Since the onset of spring, one kind of game-changing news after another has reached Iowa farmers. These announcements will affect the third of the state’s farmers who are struggling to control superweeds by using glyphosates and other herbicides.
New research revelations, government policy changes and farmers’ own dissatisfactions could radically alter both weed and pollinator management in the Midwest.
In 1996, World Wildlife Fund Mexico counted almost a billion monarch butterflies overwintering in the mountain forests of that country. By 2014 the number had plummeted to just 57 million, a decline of almost 94 percent.
The numbers were even lower the year before when only 34 million monarchs migrated to Mexico.
The monarch butterfly refuge in Mexico, a UNESCO World Heritage Site that is winter home to tens of millions of migrating monarchs, should be declared “in danger” because the remarkable transcontinental migration it was established to protect “is at risk of disappearing,” a group of Mexican, American and Canadian civil society and conservation organizations said in a petition today.
Monarch butterflies are — quite literally — a force of nature. They strike out each year by the thousands on a four-generation, 3,000-mile-long journey of pure instinct and faith.
They use both inherent and imprinted knowledge. They use subterfuge, placing their eggs on a plant that feeds their young caterpillars, but makes them poisonous and distasteful to predators. They use natural GPS.
U.S. regulators will put new restrictions on the world’s most widely used herbicide to help address the rapid expansion of weeds resistant to the chemical, Reuters has learned.
The Environmental Protection Agency confirmed it will require a weed resistance management plan for glyphosate, the key ingredient in Monsanto’s immensely popular Roundup weed-killer.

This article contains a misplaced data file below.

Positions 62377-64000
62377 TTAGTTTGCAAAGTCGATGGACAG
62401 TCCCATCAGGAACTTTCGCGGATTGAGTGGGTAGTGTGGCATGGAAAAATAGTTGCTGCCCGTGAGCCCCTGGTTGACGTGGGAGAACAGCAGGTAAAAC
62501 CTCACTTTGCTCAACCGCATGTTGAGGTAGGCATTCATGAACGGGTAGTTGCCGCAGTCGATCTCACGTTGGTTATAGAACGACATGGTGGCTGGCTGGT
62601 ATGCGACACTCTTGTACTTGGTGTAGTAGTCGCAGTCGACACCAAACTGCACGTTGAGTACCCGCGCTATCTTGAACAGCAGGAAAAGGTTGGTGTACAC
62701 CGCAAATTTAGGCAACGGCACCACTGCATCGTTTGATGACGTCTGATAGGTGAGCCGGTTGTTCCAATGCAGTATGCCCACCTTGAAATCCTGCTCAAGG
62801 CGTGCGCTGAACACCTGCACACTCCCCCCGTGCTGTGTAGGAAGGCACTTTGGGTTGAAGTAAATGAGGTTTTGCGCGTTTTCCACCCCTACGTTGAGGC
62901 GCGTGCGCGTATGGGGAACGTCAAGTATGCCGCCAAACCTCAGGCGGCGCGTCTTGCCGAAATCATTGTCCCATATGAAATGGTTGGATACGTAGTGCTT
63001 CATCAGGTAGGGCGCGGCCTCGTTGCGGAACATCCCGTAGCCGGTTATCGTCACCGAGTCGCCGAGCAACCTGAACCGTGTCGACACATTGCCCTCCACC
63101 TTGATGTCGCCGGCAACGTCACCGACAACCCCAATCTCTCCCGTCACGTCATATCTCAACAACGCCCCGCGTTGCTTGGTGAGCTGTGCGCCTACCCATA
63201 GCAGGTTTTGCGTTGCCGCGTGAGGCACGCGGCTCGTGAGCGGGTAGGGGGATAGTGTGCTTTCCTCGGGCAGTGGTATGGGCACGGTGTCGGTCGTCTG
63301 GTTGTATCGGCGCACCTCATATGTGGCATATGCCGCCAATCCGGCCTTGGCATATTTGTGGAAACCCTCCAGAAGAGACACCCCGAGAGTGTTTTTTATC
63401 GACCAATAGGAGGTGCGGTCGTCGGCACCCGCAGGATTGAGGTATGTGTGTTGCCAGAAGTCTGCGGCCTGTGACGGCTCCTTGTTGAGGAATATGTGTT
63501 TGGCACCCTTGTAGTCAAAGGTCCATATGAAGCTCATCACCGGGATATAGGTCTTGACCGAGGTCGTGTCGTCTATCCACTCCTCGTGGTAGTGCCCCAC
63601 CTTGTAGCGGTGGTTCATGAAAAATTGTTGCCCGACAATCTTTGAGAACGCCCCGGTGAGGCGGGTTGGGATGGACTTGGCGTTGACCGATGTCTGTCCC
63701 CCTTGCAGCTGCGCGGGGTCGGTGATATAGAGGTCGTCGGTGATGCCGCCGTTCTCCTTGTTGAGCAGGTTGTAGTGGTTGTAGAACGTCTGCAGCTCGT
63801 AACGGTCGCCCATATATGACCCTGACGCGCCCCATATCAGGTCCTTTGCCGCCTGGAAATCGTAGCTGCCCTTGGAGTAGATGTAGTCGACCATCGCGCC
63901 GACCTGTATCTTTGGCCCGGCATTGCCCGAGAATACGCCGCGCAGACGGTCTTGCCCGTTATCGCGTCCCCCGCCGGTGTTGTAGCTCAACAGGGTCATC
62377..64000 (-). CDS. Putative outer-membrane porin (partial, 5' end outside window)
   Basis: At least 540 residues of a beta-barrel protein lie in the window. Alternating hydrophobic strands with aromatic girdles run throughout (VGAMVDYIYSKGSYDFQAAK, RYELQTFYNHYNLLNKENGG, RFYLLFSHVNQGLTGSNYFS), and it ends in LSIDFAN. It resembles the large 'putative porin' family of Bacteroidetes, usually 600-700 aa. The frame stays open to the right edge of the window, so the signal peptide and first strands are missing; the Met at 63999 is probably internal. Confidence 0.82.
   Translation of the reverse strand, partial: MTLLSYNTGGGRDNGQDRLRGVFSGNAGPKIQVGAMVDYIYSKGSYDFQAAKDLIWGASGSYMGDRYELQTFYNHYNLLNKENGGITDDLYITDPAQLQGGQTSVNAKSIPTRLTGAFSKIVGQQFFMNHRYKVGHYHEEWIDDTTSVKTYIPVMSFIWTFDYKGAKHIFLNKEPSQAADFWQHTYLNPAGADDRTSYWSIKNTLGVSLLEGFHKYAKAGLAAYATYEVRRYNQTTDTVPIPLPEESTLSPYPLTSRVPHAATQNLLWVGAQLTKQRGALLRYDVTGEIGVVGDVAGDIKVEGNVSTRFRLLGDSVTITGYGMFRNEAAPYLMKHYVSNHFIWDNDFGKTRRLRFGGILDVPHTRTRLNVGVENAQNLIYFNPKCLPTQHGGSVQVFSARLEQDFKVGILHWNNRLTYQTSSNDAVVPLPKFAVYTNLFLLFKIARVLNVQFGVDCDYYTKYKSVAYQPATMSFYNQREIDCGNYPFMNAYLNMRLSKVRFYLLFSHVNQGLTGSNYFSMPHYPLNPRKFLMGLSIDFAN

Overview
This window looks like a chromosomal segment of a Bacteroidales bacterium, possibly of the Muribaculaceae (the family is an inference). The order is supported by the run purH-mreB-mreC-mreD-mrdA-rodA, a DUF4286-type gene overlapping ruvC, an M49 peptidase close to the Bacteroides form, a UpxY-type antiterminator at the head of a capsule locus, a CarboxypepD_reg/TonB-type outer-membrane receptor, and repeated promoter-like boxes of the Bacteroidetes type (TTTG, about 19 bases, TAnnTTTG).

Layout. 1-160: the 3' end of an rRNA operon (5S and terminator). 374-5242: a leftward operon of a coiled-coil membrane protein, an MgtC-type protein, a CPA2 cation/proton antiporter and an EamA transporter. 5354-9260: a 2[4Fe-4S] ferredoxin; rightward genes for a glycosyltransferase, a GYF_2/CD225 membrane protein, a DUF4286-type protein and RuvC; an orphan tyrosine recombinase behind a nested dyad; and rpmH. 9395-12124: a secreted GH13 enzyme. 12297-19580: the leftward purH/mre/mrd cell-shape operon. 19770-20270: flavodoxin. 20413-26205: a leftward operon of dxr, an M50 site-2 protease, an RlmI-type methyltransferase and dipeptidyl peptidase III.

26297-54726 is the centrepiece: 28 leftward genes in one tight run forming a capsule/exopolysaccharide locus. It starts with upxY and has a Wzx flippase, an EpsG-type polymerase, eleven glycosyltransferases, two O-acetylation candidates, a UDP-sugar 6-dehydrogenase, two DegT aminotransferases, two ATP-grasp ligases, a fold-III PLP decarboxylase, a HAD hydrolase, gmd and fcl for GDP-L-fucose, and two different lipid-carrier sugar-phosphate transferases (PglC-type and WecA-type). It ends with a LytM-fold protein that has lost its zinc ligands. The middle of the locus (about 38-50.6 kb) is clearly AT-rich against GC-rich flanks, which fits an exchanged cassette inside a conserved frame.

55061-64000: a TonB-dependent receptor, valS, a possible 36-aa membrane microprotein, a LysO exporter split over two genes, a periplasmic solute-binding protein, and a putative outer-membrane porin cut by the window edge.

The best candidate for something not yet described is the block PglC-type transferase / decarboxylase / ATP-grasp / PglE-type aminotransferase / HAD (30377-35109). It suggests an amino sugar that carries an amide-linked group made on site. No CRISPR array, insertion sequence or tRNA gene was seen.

Nancy Hayden filled many roles during the Northeast Organic Farming As¬sociation of Vermont’s (NOFA-VT) Winter Conference, on Valentine’s Day weekend, Feb. 14-16. Hayden has attended NOFA-VT’s annual gathering for 22 of its 33 years — as a farmer, workshop leader and artist.
This year, she was there as an exhibitor, for the first time. She prefers farming and painting over marketing.
As I listened to Marla Spivak discuss the plight and prospects of our honeybees on Monday evening, it occurred to me that I was watching a masterful application of Albert Einstein’s principle that complex matters should be made as simple as possible – but not simpler.
Most of us have grasped by now that honeybees are under pressure from multiple sources, with certain insecticides, habitat loss, parasites and disease in the leading roles.
North America forms the core of the monarch’s distribution but the overall range extends through Central America and the Caribbean to South America. Monarchs also occur in Hawaii, Australia, and several Pacific islands, as well as parts of Asia, Africa, and southern Europe (Zhan et al. 2014).
Several populations outside of the Americas appear to be nonnative, originating from introductions that are thought to have occurred in the 1800s (Vane-Wright 1993), but Zhan et al. (2014) suggests that introductions may have occurred much earlier.